Article 25

Ask an Unemployed Lawyer

In Uncategorized on 06/13/2012 at 2:14 pm

Retired Col. Morris Davis.

In Military Courts, Justice Itself is on Trial

By U.L.

 

Dear Unemployed Lawyer:

 

What’s the big deal about trying terrorism suspects in a military court? Are they that bad?

 

Blee Dingheart

 

Dear Blee:

 

It’s politics.

At its worst, it shows a people that is losing faith in the rule of law and the judicial system – blame the 2000 election, the hatred for President Obama, the fear-mongering of the 24-hour news cycle or the countless TV melodramas that have convinced many people our judicial system is set up to let the guilty go free.

At its best, the special military commissions have proven to be highly ineffective. And yet, with an election looming …

Morris Davis is a retired U.S. Air Force colonel who was the chief prosecutor for the military commission at Guantanamo Bay from 2005-07. Not surprisingly, he was an outspoken proponent of the special military tribunals at one time. This is what he wrote on May 2, 2012:

“Military commission apologists should have the integrity to stand up and tell the public the truth,” Davis wrote on Salon.com. “The truth is the reason the apologists want a second-rate military commission option is because of what we did to the detainees, not because of what the detainees did to us.”

First let’s understand what a jury does in a common law system: A jury is the trier of fact. First codified in the Magna Carta of 1215, with roots stretching centuries before that. Think of it as a group lie-detector test: The jury decides which “facts” are true and relevant.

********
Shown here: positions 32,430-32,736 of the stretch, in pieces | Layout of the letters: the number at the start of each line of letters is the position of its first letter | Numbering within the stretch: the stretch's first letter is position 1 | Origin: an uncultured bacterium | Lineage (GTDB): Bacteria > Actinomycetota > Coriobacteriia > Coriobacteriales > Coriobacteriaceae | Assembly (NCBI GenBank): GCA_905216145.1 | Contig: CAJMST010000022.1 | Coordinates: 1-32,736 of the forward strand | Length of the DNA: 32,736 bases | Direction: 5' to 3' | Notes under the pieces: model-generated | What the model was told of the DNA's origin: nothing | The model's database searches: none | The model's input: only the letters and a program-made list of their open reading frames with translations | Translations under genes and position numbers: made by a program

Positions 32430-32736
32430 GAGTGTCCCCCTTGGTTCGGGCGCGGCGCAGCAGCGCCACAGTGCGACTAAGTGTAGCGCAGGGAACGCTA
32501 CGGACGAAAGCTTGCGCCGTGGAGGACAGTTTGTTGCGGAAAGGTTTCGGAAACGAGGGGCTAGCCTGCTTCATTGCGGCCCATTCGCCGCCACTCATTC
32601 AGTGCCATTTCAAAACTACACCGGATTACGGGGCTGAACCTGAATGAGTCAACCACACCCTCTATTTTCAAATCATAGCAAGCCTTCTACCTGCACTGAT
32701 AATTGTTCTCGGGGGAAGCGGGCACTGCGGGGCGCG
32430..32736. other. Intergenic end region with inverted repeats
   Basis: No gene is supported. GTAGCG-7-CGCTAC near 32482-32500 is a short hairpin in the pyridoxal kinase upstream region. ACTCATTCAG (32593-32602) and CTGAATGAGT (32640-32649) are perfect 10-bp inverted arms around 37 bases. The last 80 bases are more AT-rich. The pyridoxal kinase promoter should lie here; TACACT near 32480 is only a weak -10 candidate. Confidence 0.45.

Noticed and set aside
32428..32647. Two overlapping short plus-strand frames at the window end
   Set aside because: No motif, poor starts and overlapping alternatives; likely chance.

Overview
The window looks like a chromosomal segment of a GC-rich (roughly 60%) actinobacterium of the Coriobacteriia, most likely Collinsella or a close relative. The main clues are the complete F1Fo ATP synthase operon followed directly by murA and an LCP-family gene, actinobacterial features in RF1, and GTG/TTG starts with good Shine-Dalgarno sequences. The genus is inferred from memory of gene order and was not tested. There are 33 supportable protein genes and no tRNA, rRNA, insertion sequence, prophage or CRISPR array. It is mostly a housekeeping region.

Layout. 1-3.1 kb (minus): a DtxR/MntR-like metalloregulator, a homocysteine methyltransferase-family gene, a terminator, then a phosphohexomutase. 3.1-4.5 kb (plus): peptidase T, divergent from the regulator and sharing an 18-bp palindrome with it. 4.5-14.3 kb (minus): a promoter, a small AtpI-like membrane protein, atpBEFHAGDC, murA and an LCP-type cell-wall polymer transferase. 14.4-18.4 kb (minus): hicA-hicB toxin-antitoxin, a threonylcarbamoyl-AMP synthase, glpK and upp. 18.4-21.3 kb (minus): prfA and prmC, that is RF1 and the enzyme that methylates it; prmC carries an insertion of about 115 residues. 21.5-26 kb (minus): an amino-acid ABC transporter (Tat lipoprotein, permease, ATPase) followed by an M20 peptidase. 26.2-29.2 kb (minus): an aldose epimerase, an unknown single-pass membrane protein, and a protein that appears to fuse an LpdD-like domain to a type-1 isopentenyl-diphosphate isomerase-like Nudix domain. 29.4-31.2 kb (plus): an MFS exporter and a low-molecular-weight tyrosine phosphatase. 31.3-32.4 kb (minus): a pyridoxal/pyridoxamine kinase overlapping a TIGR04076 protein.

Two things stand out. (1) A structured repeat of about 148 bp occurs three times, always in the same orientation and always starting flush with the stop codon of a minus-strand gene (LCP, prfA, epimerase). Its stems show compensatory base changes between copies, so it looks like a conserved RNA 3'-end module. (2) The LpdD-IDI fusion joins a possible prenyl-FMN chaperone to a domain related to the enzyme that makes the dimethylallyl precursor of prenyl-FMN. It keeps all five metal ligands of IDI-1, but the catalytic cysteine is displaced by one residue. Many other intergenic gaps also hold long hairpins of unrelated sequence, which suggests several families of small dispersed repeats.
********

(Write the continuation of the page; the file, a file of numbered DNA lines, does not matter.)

That’s why you’ll never hear a lawyer say something like, “That’s a fact, and you can’t argue with facts,” unless he’s drunk and making fun of you.

For the purpose of this short column, let’s say that one of the biggest differences between a civilian trial and a military trial has to do with jurisdiction. A chief element of a civilian trial is where the alleged crime occurred (a bit different with terrorist suspects, because they are almost always under the jurisdiction of federal courts). To be tried under the Uniform Code of Military Justice, status of the accused is paramount: That is, it applies to members of the U.S. military.

Again, this is highly abbreviated and simplified, but you should immediately see a problem: Accused terrorists tend not to be members of the U.S. armed forces.

And that’s one of the reasons you need “special” authorization for these tribunals. President George W. Bush first authorized military commissions through executive order Nov. 13, 2001. That original structure was ruled illegal by the Supreme Court in June 2006, and Congress then revived them by passing the Military Commissions Act in September 2006.

Then Sen. Barack Obama, it’s fun to note, voted against that Act, calling the commissions various bad names. When he became President in January 2009, Obama ordered a halt to the military commissions.  After apparently watching too much Fox News, a mere nine months later, Obama and (it must be noted) the Democratic-majority Congress gave birth to the Military Commissions Act of 2009.

What were once vices are now habits, as The Doobie Brothers so eloquently phrased it.